This book review is overdue since I reread ACOMAF which was back in April or May or something.
I never managed to write up ACOMAF because I finished ACOWAR so quickly that I had no time to write up ACOMAF.
And then I just didn’t have the time.
And now I have too much time on my hands because I have another 30 minutes before class.
Caution: mild spoilers!
Name: A Court of Mist and Fury
Author: Sarah J. Maas
Publisher: Bloomsbury Publishing
Release Date: May 3, 2016
Feyre is immortal.
After rescuing her lover Tamlin from a wicked Faerie Queen, she returns to the Spring Court possessing the powers of the High Fae. But Feyre cannot forget the terrible deeds she performed to save Tamlin’s people – nor the bargain she made with Rhysand, High Lord of the feared Night Court.
As Feyre is drawn ever deeper into Rhysand’s dark web of politics and passion, war is looming and an evil far greater than any queen threatens to destroy everything Feyre has fought for. She must confront her past, embrace her gifts and decide her fate.
She must surrender her heart to heal a world torn in two.
Book Cover Comments
I absolutely love the shade of blue used in ACOMAF’s cover. It also adds to the Night Court element, and Feyre’s warrior like outfit is to die for. Also, i spy a tattoo.
The Actual Review
Five months later and here I am trying to write a review on a reread that was read five months ago. Oh, how time flies.
No one was my master— but I might be master of everything, if I wished. If I dared.
I remember the first time I read ACOMAF, I slightly stumbled along the way because I didn’t expect the path change in terms of how the ships went. I understood why Sarah made that decision but never sort of accepted it due to the way of how I read books and “cast” my characters.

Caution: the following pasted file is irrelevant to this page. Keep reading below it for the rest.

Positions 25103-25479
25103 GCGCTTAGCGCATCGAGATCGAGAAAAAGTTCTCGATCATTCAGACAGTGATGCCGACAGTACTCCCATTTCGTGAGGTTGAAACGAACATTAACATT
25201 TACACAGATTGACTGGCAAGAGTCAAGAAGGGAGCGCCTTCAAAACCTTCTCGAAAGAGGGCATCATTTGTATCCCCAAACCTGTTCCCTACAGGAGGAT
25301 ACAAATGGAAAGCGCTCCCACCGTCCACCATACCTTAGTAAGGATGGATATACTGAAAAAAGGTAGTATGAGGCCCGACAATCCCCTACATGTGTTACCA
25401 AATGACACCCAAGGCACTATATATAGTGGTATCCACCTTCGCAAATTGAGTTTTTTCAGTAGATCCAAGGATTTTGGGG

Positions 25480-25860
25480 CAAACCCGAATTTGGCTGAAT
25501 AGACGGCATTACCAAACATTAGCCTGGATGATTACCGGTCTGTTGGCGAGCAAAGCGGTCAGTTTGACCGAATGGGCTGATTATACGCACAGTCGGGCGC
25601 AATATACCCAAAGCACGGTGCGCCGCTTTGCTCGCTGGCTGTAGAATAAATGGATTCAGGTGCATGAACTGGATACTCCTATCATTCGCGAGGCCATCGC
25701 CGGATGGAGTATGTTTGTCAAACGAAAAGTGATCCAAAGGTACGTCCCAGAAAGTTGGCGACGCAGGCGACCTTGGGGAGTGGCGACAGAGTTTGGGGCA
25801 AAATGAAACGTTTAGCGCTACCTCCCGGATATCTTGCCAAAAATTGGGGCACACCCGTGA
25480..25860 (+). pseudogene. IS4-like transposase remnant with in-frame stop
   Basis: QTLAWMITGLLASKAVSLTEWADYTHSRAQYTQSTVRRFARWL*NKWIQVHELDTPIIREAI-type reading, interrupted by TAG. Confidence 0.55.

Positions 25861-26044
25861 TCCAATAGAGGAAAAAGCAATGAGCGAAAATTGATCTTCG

“I would have torn apart the world to get you back.”
During the beginning of ACOMAF, Feyre is trying her best to adopt to her new life of being immortal and being full fae, but at the same time, repression and inequality brews in the Spring Court, and that’s where Tamlin starts receiving a shit ton of bad nicknames. Sarah really wanted to boost the concept of a healthy relationship by having Tamlin as a contrast role, discussing the issues of a non-healthy relationship. However, I think that is the case because Tamlin was just so broken from Amarantha.
But I would glow—for him, I’d glow. For my own future, I’d glow.
I believe that no one is alike, and Tamlin’s sufferings will never compare to that of Rhys, but I’m sorry to inform you, dear reader, that I do have a soft spot for Tamlin.
I was not a pet, not a doll, not an animal.
I was a survivor, and I was strong.
I would not be weak, or helpless again
I would not, could not be broken. Tamed.
Feyre later on travels to the Night Court back and forth, and permanently stays in the Night Court. Both Feyre and Rhys continue to have a brewing relationship, and as they understand each other more, I notice that by being beside each other and communicating, the two are secretly healing each other.
“To the stars who listen— and the dreams that are answered.”